We are still using and recommending the Sterling Primer filler. While a few builders have reported experiencing problems, our own use of the material has worked well. The two part material should be thoroughly mixed at a 50:50 ratio. DO NOT wait. You have only about 30 minutes of pot life. Either paint it on with a brush or spray it on. Do not leave it in your spray equipment for too long. This is a urethane material and if it sets up in your spray gun, that will probably be the end of your gun! One of the problems we have seen with Sterling has been pinholes. Dick Kreidel sent the following suggestion - do not use a cheap suction spray gun, these seem to produce many pinholes using the Sterling. Use a good quality spray gun such as a Devilbiss JGA502 with a pressure pot. Use fluid tip and needle "FF" with a #704 air cap. This is a very large orifice on the fluid tip and the #704 air cap provides a 12"-14" fan. The advantages of using a large fluid tip is that you need very little air atomization pressure to move a lot of paint. The best combination is 15 to 20 PSI on the pressure pot and 25 to 30 PSI on the air atomization. A big advantage of low air atomization is that the overspray is almost not existent. Most of the paint stays on the work. We were able to spray Sterling, mixed with up to 25% by volume with micro balloons.

Sterling can usually be sanded within an hour, compared to over 6 hours when using feather fill.

Epoxy Ratio Pumps - The manufacturer of the ratio pumps Michael Engineering, has asked us to pass on the following information regarding regular maintenance.

The check ball on the hardener side should be cleaned every 6 to 12 months. It is located just behind the brass fitting on the front of the pump body. The hardener tends to 'plate' onto the ball, which causes it not to seat perfectly. This allows hardener to drain slowly back and it may not flow on the first stroke of the pump at the next use. Simply take the fitting off, clean the ball, spring and fitting. Another option is to "coin" the seat by putting the ball in place and striking it gently with a brass punch and hammer. This will assure a perfect seal. Be careful that the spring does not caught in the threads when reassembling pre-1981 models.

Remember to subtract the weight of your containers before calculating the ratio, when checking your pump ratio.

First flight from Debbie Iwatate.
"Long-EZ N455EZ flew for one hour on it's first flight October 31, 1982. It went so smoothly that we found ourselves thinking, "is that all there is to it!", after the landing. A big reason for having an uneventful first flight was our friendship with Bryan Giesler (VariEze 90331). By the time we were ready for flight testing the Long, I had accumulated almost 15 hours of back seat time and 3 hours of solo time in his aircraft ..... that does wonders for a persons confidence! The only changes we have made to the plane are to change to REM37BY plugs, modify the upper brake arm (BA) to make it an inch longer to increase the braking effectiveness, and change the pitch trim spring lengths to gain more nose down trim authority. I have flutter tested up to 198 mph IAS, stalls are at 60 mph engine idle (straight forward and smooth) and 55 mph power on. We are burning about 4 - 4 1/2 gallons per hour average.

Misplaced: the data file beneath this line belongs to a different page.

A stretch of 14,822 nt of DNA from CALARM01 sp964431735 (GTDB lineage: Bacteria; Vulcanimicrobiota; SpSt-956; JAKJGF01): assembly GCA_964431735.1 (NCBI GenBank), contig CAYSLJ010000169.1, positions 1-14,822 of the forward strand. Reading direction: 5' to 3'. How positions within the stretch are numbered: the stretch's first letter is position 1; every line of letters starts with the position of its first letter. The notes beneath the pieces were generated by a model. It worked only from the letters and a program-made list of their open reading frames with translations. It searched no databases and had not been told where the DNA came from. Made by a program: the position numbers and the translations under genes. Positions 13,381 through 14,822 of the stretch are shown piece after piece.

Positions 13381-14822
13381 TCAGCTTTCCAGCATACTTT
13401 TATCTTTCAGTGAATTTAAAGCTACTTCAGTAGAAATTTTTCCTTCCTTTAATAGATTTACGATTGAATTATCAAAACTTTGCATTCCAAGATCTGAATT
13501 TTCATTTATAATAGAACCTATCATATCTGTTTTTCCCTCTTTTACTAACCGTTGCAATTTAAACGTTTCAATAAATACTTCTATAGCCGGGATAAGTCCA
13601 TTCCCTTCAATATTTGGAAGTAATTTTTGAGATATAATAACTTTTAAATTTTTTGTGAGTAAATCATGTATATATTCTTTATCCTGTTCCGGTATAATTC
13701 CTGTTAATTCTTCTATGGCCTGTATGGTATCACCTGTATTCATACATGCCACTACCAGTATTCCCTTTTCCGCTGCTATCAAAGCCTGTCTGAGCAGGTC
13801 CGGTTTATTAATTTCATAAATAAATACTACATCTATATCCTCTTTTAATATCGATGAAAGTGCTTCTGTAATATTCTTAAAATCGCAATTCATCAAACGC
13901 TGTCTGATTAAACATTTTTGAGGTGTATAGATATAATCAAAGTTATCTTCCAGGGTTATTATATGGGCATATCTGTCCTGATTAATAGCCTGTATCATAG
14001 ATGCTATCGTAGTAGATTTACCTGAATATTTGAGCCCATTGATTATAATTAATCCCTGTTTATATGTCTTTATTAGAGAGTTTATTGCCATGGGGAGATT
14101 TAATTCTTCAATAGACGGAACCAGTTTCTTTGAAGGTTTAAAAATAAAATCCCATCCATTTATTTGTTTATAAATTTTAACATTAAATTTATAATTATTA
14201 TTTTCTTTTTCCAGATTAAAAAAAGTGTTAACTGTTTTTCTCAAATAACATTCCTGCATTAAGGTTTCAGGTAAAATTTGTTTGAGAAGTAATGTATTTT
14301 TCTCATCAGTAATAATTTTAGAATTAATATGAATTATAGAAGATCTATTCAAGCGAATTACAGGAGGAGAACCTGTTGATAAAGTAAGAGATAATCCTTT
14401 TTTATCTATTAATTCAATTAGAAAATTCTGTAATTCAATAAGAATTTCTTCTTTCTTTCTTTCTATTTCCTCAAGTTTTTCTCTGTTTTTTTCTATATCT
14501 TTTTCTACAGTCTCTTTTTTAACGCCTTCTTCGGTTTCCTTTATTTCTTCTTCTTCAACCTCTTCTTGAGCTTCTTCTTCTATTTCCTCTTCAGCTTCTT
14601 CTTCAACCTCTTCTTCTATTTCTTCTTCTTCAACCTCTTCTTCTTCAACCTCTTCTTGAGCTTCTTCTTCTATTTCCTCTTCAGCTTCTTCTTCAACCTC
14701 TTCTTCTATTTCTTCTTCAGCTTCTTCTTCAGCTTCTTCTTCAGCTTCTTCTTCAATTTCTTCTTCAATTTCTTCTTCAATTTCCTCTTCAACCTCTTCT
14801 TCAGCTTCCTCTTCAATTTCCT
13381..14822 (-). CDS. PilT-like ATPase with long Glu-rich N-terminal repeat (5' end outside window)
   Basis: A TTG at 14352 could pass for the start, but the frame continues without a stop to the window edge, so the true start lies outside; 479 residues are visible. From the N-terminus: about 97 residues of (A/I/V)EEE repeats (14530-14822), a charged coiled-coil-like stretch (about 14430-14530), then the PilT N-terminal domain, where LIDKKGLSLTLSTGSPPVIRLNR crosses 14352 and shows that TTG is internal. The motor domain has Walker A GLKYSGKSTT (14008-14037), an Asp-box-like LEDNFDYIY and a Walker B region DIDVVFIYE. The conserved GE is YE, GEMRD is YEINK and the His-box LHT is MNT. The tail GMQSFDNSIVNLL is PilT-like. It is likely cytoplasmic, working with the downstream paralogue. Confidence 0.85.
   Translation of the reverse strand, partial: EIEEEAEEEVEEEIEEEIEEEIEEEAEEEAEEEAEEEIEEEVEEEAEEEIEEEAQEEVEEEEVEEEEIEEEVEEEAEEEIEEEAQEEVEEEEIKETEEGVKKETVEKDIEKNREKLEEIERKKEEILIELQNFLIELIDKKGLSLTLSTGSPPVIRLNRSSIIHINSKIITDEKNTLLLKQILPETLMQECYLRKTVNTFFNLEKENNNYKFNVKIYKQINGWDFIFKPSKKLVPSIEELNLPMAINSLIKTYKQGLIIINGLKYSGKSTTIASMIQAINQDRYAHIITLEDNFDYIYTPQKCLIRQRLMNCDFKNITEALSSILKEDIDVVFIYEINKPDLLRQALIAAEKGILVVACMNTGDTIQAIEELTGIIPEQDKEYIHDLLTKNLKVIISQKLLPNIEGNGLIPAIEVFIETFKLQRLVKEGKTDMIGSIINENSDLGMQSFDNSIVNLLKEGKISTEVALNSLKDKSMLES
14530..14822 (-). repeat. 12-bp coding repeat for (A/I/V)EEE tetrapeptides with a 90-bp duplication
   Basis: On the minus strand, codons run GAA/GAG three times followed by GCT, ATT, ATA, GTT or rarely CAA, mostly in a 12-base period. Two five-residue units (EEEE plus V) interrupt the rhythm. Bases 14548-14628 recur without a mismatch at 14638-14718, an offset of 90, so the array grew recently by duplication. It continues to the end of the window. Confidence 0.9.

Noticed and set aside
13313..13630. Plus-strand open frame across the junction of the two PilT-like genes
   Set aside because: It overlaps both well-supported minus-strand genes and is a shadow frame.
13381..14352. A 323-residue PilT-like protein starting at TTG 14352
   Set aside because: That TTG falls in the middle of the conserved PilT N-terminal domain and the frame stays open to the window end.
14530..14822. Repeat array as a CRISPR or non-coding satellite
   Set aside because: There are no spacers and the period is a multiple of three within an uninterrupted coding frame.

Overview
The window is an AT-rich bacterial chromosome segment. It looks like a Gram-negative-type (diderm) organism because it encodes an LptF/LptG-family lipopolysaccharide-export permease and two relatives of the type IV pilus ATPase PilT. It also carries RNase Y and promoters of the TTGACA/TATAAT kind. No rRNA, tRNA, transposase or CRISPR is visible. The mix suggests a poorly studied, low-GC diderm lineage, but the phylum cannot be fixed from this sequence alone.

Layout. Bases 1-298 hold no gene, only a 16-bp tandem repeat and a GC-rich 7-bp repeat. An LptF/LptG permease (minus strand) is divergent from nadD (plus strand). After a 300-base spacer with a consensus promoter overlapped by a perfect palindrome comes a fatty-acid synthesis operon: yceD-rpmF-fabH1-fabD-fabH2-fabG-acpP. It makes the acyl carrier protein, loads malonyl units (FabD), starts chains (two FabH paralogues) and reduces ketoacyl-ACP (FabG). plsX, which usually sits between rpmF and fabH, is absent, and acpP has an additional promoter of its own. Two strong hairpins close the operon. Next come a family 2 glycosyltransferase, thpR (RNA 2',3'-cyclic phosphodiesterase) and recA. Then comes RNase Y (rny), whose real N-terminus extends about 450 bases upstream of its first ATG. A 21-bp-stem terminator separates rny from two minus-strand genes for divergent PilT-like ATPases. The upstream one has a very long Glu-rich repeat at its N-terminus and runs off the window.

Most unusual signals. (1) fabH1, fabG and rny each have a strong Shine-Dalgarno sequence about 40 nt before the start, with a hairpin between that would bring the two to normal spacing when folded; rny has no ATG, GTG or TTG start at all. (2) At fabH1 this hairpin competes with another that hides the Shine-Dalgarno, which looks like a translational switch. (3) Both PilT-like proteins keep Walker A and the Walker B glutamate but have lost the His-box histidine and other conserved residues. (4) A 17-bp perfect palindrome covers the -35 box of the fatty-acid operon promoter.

It took us about 2,000 hours to build the plane (325 for the finishing) and that was spread over 21 months. We didn't cut too many corners on cost and our final cash outlay was around $18,000 (well worth every penny). Many thanks to you Mike, for your assistance every time I called for help.

Incidently, the nose (side) airvents work very well! Leading the air into the cockpit through eye-ball vents, we are getting fantastic ventilation. In addition we added "extra air" vents on the sides above the CC spar "deck".

We have 33 hours on the plane now and have been signed off by the FAA. Now we can settle into the maintenance routine and get our fly-in schedule made up for the summer of '83. Many thanks to Burt for making such a project possible to folks like us.
Take Care, Debbie Iwatate".

Debbie is the first female builder/flyer to complete and fly a Long-EZ. Congratulations!!!

CP35, Page 7

Paul Williams and Max Cortner write that they have over 150 hours on their Long-EZ, also known as "White Lightening". Max is planning on a honeymoon trip to the Bahamas this month and Paul will be flying it to Phoenix in February. Paul recently had a scary incident - pitch control disconnect in flight! Happily he landed uneventfully using the pitch trim system for pitch control. They had had the canard off to seal around it and when it was replaced, the clevis pin was pushed through from the outside, horizontally toward the center, so that the safety pin was easier to install. What they think happened was that the safety pin caught on the pilot's pant leg and was pulled open. The pin eventually worked it's way out due to being oriented horizontally and the pitch control system was disconnected.